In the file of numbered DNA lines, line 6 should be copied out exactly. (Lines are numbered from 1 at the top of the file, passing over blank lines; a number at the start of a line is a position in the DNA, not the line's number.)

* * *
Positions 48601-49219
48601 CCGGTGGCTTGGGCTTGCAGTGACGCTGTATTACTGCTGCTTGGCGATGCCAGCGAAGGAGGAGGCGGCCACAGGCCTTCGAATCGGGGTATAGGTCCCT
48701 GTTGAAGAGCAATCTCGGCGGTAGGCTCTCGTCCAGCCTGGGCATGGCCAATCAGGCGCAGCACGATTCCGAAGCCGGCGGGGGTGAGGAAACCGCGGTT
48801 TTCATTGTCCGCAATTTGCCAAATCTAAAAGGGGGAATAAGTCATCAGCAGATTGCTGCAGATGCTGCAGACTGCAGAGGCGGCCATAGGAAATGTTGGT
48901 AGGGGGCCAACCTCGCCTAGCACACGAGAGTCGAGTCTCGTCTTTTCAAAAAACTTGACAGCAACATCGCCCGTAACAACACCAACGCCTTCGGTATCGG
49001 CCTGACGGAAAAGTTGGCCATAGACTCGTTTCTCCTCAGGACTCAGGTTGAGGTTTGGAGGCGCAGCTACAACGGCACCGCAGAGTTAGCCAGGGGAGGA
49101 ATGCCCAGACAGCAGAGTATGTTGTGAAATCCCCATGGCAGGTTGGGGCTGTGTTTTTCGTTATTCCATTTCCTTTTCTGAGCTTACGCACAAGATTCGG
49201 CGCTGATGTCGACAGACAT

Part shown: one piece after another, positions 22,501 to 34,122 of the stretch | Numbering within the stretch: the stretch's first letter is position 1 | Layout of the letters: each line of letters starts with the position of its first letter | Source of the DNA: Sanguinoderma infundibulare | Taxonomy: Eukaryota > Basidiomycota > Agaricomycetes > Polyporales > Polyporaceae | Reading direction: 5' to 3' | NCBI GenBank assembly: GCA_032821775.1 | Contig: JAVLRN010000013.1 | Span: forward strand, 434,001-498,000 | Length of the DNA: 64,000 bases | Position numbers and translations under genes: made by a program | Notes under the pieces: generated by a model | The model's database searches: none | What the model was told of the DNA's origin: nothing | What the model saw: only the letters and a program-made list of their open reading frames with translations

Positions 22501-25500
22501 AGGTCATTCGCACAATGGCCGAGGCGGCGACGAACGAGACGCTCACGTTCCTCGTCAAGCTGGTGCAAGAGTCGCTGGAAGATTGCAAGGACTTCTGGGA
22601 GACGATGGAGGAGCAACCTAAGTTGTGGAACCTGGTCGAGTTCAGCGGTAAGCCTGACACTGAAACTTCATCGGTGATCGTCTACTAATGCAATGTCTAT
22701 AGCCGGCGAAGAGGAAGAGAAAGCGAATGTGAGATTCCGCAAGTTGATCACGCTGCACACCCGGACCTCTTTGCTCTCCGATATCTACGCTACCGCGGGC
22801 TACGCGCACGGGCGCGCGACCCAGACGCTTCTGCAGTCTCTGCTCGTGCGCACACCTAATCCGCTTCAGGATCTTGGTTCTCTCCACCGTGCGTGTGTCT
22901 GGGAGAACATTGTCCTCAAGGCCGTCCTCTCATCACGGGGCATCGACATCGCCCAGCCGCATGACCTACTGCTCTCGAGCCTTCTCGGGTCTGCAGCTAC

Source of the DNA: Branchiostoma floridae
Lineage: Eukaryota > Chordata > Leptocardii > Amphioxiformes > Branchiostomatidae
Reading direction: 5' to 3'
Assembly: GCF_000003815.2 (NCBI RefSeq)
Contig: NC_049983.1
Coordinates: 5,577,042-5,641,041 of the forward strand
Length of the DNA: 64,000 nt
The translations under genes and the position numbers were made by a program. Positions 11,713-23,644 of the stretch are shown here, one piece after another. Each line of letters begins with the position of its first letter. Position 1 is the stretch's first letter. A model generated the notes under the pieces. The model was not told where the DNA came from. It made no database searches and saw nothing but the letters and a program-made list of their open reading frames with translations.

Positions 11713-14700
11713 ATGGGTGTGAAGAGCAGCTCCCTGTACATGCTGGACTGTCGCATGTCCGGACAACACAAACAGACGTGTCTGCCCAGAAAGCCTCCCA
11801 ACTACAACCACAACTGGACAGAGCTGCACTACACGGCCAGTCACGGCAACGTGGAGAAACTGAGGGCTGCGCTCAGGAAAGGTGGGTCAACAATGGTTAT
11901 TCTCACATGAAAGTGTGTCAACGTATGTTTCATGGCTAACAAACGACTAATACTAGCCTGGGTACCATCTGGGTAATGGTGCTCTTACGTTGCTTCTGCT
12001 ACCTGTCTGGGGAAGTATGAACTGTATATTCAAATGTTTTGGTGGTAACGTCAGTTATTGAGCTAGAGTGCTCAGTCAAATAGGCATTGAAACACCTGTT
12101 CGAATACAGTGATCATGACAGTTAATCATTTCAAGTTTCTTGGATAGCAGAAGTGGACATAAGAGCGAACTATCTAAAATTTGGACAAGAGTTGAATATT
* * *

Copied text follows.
49001 CCTGACGGAAAAGTTGGCCATAGACTCGTTTCTCCTCAGGACTCAGGTTGAGGTTTGGAGGCGCAGCTACAACGGCACCGCAGAGTTAGCCAGGGGAGGA